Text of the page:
Champlin: Not so true, now. Now I can, you know, see that in my own children simply in the sophistication and the age at which they attain some reasonable sophistication about the fact of life.
Heffner: You know what, what…what comes out in…keep saying “this wonderful book”…only, not because you’re here, Chuck, but only because it is so…I read it with tears in my eyes at many points, and I don’t think that’s just because we’re more or less contemporaries, you’re much younger than I am, but we’re more or less…
Champlin: I’m lucky if I’ve got a month on you, I think.
Heffner: No, it’s a little more than that, Chuck, but in this matter of certitudes, you…in simplicity, “I can’t help being sentimental,” you write, “about my Hammondsport past, if only because I have tried to remember how things look to a child’s eye,” again, and I’ve read this, and it’s this matter of simplicity. “Even if it is evident all too soon that things aren’t that simple and never were. I yearn for the innocence that began to erode when I was four, maybe five…”
Heffner: …”yet I also try to remember Hammondsport as it really, truly was. An invention,” as you write, “not exclusively of Norman Rockwell or Judge Hardy, but not, on the other hand, a Peyton Place or a case study for Stephen King.” And I wonder whether it’s possible to grow up today, without being touched by the Peyton Place…
Heffner: …and the Stephen King. Whether one could live the way you did in Hammondsport, and for a couple of years, anyway, I did in Tucson? Whether our childhood hasn’t been stripped from us, partially by the medium of film, and partially by the medium of television, making it all one big mass audience, not separating the youngsters from the oldsters.
Champlin: Well, I think that you’ve hit on what probably…among the most significant changes. I mean I think that what is incalculable, you’d almost have to go back and live there all the time for a couple of years, at least, to try to calculate the influence of television, particularly. Now we had movies there, there’s no question about that. The Park Theatre is where I discovered the magic of the movies, and I think that that had a kind of opening up effect. But the movies were so circumscribed that they didn’t deny any of the certitudes that I was talking about, in fact they codified the American dream if you will. And that certainly was my impression of the movies as I grew up, that the good guys would always win, or do no worse than break even, and crime would be punished and all those things that were guaranteed under the Hayes Code. I think that television has been the big opening up. Television has destroyed the hinterland, there’s no question about it. I mean I think that we are, indeed, all one mass. I think that regional differences are disappearing very, very fast. I think that they will get in Tupelo, Mississippi, which they get in Tonawanda, New York. I mean all the jokes are the same and the fact that the audience nationwide can listen to Carson and laugh at the same stuff, even if it would seem to be very “inside” I think is interesting, and I think probably a mixed blessing because you do have a much more…you do have much more information than they… I mean the small towns are tuned into the world in the way they weren’t before. I’m not sure how many of us could have told you, on December 7th, 1941, where Pearl Harbor was. I mean Zero Mostel used to have a routine and he said, “what was Pearl Harbor doing in the Pacific anyway?” (laughter), you know, and I don’t’ think we knew, really, that much, and I think that now that kind of innocence is destroyed by television. Sad.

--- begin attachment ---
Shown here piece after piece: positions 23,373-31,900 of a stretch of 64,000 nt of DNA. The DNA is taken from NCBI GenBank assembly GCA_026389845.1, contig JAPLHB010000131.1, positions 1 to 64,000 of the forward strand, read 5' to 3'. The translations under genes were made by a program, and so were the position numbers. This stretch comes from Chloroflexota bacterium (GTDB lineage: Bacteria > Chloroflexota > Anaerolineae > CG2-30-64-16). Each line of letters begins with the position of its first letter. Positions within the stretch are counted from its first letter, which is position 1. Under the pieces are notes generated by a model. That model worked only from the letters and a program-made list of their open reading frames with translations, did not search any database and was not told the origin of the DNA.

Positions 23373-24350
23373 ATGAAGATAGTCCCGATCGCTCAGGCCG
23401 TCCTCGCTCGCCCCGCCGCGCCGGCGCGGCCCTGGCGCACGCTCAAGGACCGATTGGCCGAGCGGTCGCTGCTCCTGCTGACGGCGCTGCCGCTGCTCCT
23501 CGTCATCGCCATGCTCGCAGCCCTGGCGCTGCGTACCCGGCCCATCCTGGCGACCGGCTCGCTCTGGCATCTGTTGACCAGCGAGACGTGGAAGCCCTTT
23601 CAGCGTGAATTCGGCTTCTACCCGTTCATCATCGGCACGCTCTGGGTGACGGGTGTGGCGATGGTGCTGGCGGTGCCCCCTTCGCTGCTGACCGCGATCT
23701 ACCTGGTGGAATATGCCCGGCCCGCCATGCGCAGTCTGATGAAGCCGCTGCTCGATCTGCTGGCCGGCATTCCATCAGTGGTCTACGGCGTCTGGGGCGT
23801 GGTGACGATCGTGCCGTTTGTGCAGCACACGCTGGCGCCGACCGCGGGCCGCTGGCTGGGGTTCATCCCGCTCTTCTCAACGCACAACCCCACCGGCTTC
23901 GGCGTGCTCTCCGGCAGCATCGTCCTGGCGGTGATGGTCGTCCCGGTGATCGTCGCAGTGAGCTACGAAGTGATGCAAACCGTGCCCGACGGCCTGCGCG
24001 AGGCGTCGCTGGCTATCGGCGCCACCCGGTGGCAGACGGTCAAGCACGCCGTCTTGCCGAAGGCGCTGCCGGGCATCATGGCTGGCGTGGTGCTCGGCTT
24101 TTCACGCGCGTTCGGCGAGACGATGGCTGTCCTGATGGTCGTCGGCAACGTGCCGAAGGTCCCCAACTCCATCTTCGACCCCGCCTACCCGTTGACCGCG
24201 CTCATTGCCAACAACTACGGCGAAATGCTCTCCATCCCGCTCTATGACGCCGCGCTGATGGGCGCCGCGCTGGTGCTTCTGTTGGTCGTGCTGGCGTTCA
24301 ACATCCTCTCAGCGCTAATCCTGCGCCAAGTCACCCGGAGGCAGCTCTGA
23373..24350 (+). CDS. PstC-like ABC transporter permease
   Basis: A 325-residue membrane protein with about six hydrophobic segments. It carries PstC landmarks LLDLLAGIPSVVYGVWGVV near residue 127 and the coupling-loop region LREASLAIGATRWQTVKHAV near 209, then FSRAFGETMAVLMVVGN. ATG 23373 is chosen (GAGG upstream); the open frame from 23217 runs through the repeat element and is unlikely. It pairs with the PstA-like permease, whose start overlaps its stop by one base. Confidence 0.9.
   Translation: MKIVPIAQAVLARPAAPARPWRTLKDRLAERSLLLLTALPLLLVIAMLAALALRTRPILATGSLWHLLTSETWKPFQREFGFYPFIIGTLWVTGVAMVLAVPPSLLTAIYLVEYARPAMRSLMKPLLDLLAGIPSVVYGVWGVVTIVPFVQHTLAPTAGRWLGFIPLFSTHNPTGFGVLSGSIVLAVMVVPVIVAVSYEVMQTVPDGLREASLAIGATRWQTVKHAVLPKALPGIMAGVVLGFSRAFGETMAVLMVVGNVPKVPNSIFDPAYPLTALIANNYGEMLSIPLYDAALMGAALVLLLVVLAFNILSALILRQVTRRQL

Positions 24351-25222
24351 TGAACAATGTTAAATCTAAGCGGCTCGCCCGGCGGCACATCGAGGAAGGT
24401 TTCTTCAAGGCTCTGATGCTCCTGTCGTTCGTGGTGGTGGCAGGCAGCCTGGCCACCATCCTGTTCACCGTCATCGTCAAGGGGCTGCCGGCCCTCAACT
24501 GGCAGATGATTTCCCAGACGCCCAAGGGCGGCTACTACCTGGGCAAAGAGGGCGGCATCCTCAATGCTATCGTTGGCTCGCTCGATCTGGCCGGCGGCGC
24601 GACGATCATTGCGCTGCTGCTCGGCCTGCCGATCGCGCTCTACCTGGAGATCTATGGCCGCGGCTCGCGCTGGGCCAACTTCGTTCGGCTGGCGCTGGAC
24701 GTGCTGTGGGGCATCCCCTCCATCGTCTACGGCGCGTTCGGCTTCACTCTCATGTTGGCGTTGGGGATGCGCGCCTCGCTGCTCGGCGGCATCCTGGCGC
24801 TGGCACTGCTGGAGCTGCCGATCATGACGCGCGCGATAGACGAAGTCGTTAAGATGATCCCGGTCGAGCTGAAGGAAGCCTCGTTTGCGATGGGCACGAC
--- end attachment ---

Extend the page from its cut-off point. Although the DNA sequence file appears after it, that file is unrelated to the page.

Heffner: What’s the downside of the nostalgia that you provoke, stimulate, feed in those of us who read you?
Champlin: Mmmm. The down side, oh, I think is to idealize the past in a certain way and to suggest that it was more tranquil even than it was, and that…